Bifet, Albert; Read, Jesse; Žliobaitė, Indrė; Pfahringer, Bernhard; Holmes, Geoffrey (2013)
Conference item
University of WaikatoData stream classification plays an important role in modern data analysis, where data arrives in a stream and needs to be mined in real time. In the data stream setting the underlying distribution from which this data comes may be changing and evolving, and so classifiers that can update themselves during operation are becoming the stateoftheart. In this paper we show that data streams may have an important temporal component, which currently is not considered in the evaluation and benchmarking of data stream classifiers. We demonstrate how a naive classifier considering the temporal component only outperforms a lot of current stateoftheart classifiers on real data streams that have temporal dependence, i.e. data is autocorrelated. We propose to evaluate data stream classifiers taking into account temporal dependence, and introduce a new evaluation measure, which provides a more accurate gauge of data stream classifier performance. In response to the temporal dependence issue we propose a generic wrapper for data stream classifiers, which incorporates the temporal component into the attribute space.
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Probability calibration trees
Leathart, Tim; Frank, Eibe; Holmes, Geoffrey; Pfahringer, Bernhard (2017)
Conference item
University of WaikatoObtaining accurate and well calibrated probability estimates from classifiers is useful in many applications, for example, when minimising the expected cost of classifications. Existing methods of calibrating probability estimates are applied globally, ignoring the potential for improvements by applying a more finegrained model. We propose probability calibration trees, a modification of logistic model trees that identifies regions of the input space in which different probability calibration models are learned to improve performance. We compare probability calibration trees to two widely used calibration methods—isotonic regression and Platt scaling—and show that our method results in lower root mean squared error on average than both methods, for estimates produced by a variety of base learners.
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Positive, Negative, or Neutral: Learning an Expanded Opinion Lexicon from Emoticonannotated Tweets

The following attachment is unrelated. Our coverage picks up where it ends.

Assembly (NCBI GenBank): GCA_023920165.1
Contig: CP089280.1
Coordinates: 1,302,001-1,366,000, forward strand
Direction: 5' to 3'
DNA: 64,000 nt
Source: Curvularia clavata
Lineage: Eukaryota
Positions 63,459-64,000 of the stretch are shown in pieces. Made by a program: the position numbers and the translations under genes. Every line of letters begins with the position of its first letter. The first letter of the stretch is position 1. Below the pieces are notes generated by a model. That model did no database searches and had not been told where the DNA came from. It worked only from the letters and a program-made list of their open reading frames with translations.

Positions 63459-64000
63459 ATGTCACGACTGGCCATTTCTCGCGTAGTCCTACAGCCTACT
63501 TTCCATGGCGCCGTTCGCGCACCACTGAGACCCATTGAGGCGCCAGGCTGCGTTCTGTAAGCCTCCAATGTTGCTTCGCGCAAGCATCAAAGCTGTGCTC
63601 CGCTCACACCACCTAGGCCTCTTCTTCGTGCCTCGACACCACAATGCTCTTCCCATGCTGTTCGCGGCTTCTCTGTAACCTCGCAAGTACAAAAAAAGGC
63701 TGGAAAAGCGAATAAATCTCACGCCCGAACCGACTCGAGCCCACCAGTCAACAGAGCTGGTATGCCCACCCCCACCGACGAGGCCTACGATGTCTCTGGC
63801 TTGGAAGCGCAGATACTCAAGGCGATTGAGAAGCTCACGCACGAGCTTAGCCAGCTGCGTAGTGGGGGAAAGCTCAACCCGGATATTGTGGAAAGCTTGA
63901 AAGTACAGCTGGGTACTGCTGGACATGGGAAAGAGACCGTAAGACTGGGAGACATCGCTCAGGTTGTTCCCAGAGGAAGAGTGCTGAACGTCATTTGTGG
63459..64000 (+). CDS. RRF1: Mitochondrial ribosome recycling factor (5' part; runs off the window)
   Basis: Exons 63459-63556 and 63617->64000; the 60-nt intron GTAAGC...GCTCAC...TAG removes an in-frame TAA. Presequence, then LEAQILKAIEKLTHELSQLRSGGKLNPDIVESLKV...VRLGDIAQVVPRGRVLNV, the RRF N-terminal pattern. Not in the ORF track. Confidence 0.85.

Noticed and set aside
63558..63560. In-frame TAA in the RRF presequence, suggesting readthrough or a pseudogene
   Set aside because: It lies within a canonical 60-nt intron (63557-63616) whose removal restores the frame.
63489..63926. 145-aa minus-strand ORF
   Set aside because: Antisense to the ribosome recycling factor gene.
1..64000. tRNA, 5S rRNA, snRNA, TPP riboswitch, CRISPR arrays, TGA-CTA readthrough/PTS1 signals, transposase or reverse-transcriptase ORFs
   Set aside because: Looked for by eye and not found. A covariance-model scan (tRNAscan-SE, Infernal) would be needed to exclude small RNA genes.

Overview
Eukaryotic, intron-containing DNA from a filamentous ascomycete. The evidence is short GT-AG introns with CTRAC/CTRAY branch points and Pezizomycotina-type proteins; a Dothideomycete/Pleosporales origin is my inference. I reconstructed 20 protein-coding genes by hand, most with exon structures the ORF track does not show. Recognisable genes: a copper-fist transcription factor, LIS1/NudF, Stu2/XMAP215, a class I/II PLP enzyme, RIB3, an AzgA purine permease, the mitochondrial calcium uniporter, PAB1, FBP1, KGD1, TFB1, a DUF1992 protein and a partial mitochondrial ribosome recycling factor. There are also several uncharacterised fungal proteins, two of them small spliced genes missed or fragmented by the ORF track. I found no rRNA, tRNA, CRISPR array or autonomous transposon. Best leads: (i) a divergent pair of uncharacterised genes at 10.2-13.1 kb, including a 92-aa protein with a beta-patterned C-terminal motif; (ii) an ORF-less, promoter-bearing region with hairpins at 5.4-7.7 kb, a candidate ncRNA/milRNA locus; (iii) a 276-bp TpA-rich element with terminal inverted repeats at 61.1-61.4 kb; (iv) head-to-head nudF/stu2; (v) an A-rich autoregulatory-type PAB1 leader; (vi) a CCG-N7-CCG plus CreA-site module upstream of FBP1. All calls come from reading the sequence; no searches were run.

BravoMarquez, Felipe; Frank, Eibe; Pfahringer, Bernhard (2015)
Conference item
University of WaikatoWe present a supervised framework for expanding an opinion lexicon for tweets. The lexicon contains partofspeech (POS) disambiguated entries with a threedimensional probability distribution for positive, negative, and neutral polarities. To obtain this distribution using machine learning, we propose wordlevel attributes based on POS tags and information calculated from streams of emoticon annotated tweets. Our experimental results show that our method outperforms the threedimensional wordlevel polarity classification performance obtained by semantic orientation, a stateoftheart measure for establishing worldlevel sentiment.
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Case study on bagging stable classifiers for data streams
van Rijn, Jan N.; Holmes, Geoffrey; Pfahringer, Bernhard; Vanschoren, Joaquin (2015)
Conference item
University of WaikatoEnsembles of classifiers are among the strongest classifiers in most data mining applications. Bagging ensembles exploit the instability of baseclassifiers by training them on different bootstrap replicates. It has been shown that Bagging instable classifiers, such as decision trees, yield generally good results, whereas bagging stable classifiers, such as kNN, makes little difference. However, recent work suggests that this cognition applies to the classical batch data mining setting rather than the data stream setting. We present an empirical study that supports this observation.
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Organizing the World’s Machine Learning Information
Vanschoren, Joaquin; Blockeel, Hendrik; Pfahringer, Bernhard; Holmes, Geoffrey (2009)
Conference item